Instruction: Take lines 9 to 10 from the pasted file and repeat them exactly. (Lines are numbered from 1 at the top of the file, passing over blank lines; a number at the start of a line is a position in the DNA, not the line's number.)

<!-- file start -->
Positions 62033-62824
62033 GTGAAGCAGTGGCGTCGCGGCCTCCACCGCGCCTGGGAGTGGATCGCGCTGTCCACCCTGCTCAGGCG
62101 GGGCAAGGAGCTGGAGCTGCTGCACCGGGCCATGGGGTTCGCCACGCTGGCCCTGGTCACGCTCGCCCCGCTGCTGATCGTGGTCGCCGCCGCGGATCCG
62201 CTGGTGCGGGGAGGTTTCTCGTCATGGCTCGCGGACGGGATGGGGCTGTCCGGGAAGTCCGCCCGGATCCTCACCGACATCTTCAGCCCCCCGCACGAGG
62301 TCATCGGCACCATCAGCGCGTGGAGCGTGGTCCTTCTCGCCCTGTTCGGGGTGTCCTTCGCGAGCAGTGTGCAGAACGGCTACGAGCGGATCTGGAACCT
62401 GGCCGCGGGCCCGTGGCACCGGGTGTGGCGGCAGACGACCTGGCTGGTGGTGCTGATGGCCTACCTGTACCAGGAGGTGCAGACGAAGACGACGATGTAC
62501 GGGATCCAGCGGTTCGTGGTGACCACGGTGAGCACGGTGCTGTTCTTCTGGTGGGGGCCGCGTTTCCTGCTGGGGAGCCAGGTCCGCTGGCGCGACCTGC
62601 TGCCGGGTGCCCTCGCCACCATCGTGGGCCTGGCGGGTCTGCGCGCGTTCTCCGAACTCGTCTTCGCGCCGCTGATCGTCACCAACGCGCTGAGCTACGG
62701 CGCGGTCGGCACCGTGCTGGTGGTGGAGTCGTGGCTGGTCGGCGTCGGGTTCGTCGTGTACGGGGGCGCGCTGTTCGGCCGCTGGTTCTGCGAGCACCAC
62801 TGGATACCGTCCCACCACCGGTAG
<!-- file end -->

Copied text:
62701 CGCGGTCGGCACCGTGCTGGTGGTGGAGTCGTGGCTGGTCGGCGTCGGGTTCGTCGTGTACGGGGGCGCGCTGTTCGGCCGCTGGTTCTGCGAGCACCAC
62801 TGGATACCGTCCCACCACCGGTAG